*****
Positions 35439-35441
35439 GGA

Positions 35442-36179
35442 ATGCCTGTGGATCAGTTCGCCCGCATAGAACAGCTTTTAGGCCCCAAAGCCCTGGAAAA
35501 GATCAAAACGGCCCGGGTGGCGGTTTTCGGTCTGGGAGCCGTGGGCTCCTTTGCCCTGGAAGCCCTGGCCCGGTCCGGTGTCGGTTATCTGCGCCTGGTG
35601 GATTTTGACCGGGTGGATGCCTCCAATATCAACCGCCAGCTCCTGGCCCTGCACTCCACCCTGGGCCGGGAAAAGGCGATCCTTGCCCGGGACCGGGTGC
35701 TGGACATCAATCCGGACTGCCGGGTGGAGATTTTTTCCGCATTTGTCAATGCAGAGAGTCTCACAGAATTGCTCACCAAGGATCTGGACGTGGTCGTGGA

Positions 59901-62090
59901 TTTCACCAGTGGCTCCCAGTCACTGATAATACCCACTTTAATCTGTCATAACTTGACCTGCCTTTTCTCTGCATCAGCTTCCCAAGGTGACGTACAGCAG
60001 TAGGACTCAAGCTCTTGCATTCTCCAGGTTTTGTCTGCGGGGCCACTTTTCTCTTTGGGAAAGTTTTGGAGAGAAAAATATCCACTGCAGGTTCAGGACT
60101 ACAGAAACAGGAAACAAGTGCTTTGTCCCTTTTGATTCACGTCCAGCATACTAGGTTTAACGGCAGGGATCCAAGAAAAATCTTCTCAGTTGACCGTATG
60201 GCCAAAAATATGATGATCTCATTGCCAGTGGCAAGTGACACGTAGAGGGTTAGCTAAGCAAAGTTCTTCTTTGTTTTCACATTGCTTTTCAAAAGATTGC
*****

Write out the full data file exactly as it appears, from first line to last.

Positions 35439-35441
35439 GGA

Positions 35442-36179
35442 ATGCCTGTGGATCAGTTCGCCCGCATAGAACAGCTTTTAGGCCCCAAAGCCCTGGAAAA
35501 GATCAAAACGGCCCGGGTGGCGGTTTTCGGTCTGGGAGCCGTGGGCTCCTTTGCCCTGGAAGCCCTGGCCCGGTCCGGTGTCGGTTATCTGCGCCTGGTG
35601 GATTTTGACCGGGTGGATGCCTCCAATATCAACCGCCAGCTCCTGGCCCTGCACTCCACCCTGGGCCGGGAAAAGGCGATCCTTGCCCGGGACCGGGTGC
35701 TGGACATCAATCCGGACTGCCGGGTGGAGATTTTTTCCGCATTTGTCAATGCAGAGAGTCTCACAGAATTGCTCACCAAGGATCTGGACGTGGTCGTGGA

Positions 59901-62090
59901 TTTCACCAGTGGCTCCCAGTCACTGATAATACCCACTTTAATCTGTCATAACTTGACCTGCCTTTTCTCTGCATCAGCTTCCCAAGGTGACGTACAGCAG
60001 TAGGACTCAAGCTCTTGCATTCTCCAGGTTTTGTCTGCGGGGCCACTTTTCTCTTTGGGAAAGTTTTGGAGAGAAAAATATCCACTGCAGGTTCAGGACT
60101 ACAGAAACAGGAAACAAGTGCTTTGTCCCTTTTGATTCACGTCCAGCATACTAGGTTTAACGGCAGGGATCCAAGAAAAATCTTCTCAGTTGACCGTATG
60201 GCCAAAAATATGATGATCTCATTGCCAGTGGCAAGTGACACGTAGAGGGTTAGCTAAGCAAAGTTCTTCTTTGTTTTCACATTGCTTTTCAAAAGATTGC